Boeing Porter’s 5 Five Forces (2021)



Boeing Company Overview:

The Boeing Company is an American multinational corporation that designs, manufactures, and sells airplanes, rotorcraft, rockets, and satellites worldwide. Employing more than 140,000 people across the world with 90 locations including 60 manufacturing facilities in 30 states across the USA. The company reported $62 billion in revenue in 2021. As of 2012, the company had around $62 billion in cash and a market value of 129.5 billion as of May 31, 2012. The company is the largest U.S. exporter by dollar volume with more than 80% (last reported 2010) of sales generated outside the United States. Let’s now go over Boeing’s Porter Five Forces Model Analysis.



Boeing Competitive Rivalry:


The other large manufacturer of commercial airplanes is Airbus which was created by the merger between European Aeronautic Defence and Space Company (which increased its dominance over Airbus) other large manufacturers are Bombardier Aerospace, Embraer (created by the Brazilian government), and Russian Aircraft Corporation. The company has different types of buyers for their product, there are the top five airlines in the world are located in Asia/Pacific, Europe, North America, China/India, Middle East.


Boeing Bargaining Power of Suppliers:


As the largest purchaser of goods and services in the aerospace industry, Boeing wields a great deal of bargaining power when negotiating with suppliers. The company’s size allows it to demand price concessions and favorable delivery terms from suppliers. In addition, Boeing has developed a number of long-term supplier partnerships, which gives suppliers little choice but to do business with the company.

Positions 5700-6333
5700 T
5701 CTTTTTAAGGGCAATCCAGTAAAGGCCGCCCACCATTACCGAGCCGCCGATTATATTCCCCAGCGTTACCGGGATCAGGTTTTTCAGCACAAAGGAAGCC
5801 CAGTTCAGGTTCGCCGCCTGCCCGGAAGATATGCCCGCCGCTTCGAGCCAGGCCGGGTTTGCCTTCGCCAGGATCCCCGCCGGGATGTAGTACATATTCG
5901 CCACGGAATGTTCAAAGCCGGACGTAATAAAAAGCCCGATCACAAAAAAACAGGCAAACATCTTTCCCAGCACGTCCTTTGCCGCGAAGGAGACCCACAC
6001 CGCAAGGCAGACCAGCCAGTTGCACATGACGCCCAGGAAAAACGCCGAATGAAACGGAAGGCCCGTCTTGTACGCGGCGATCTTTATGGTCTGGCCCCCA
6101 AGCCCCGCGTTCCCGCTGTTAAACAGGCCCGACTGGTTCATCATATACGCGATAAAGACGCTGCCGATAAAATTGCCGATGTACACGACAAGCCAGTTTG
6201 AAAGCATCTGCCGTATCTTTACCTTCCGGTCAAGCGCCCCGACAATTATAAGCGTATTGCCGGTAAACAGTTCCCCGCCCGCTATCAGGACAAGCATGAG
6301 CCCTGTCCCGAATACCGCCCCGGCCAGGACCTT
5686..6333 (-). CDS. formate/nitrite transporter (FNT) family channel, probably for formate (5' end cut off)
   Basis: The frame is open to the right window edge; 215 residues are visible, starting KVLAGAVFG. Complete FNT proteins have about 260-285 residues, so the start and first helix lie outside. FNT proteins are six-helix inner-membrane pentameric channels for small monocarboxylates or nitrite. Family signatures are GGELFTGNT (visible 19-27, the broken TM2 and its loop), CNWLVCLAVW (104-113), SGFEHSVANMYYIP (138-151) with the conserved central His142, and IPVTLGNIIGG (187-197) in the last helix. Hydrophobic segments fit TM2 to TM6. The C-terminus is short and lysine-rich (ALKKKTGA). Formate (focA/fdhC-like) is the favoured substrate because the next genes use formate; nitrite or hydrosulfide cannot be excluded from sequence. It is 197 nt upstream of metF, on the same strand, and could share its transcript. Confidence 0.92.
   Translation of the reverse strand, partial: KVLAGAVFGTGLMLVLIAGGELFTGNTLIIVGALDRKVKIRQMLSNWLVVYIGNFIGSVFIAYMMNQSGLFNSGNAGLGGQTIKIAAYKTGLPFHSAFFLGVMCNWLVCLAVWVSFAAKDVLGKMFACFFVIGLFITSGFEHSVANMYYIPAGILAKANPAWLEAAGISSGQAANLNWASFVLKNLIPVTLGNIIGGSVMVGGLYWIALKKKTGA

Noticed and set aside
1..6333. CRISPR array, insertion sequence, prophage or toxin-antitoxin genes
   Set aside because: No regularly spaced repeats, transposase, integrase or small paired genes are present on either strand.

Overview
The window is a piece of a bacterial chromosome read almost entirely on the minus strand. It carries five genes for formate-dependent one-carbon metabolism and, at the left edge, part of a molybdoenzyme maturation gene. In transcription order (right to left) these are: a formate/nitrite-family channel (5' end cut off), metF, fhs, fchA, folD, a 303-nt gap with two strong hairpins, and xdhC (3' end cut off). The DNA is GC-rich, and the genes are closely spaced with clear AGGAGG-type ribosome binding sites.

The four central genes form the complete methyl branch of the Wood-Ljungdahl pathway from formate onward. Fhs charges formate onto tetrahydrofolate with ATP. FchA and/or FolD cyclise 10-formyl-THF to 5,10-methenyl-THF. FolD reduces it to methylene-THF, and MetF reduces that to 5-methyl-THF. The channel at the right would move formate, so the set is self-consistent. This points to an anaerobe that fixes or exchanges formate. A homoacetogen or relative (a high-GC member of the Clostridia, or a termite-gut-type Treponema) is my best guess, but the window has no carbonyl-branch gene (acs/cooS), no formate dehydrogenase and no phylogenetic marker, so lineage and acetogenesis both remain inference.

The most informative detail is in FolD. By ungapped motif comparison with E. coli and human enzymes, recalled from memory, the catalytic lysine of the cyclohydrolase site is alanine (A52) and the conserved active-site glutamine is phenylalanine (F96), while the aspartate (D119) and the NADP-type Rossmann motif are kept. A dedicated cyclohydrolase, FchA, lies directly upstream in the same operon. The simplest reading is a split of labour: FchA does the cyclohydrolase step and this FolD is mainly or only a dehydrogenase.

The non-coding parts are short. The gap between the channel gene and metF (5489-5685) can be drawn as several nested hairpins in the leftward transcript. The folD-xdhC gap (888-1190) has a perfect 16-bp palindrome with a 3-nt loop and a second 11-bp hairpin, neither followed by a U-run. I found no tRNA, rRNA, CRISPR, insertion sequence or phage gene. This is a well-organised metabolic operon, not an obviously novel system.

Boeing Bargaining Power of Buyers:


The company also faces a number of risks, including its reliance on a few customers for a large percentage of its sales. Boeing’s commercial aircraft business is highly dependent on orders from a small number of airlines, which could leave the company vulnerable to shifts in airline purchasing patterns. In addition, the company is exposed to the risk of terrorist attacks, which could lead to a decline in air travel and a corresponding decrease in orders for new airplanes.


Boeing Threat of New Entrants:


The commercial aircraft manufacturing industry is highly capital-intensive and requires significant technical expertise. Boeing has a number of advantages over potential new entrants, including its long history in the industry, its large pool of experienced employees, and its extensive supplier network. In addition, the company has developed a number of strategic partnerships with suppliers, which makes it difficult for new entrants to establish a foothold in the industry.


Boeing Threat of Substitutes:


Boeing’s main substitutes are the Airbus A320 and the Bombardier CSeries. Both of these planes are smaller and less expensive than Boeing’s offerings, which has put pressure on the company to reduce its prices. In addition, a number of airlines have opted to purchase planes from alternative suppliers, such as Embraer and Russian Aircraft Corporation.



Boeing Porter’s 5 Forces Conclusion:


Boeing’s competitive rivalry is very high therefore they need to maintain and develop their position as an innovative company and introduce new products and services, which will differentiate itself from other manufacturers like Airbus. Furthermore, Boeing has a large supplier base; however, the threat of new entrants is low because of high entry barriers. Customers are the ones who have high bargaining power because they purchase a large number of airplanes from Boeing every year. The substitutes for purchasing commercial airplanes are helicopters and business jets, however, using these as substitutes would not be cost-effective for customers therefore there is no threat of substitutes.

Recent Posts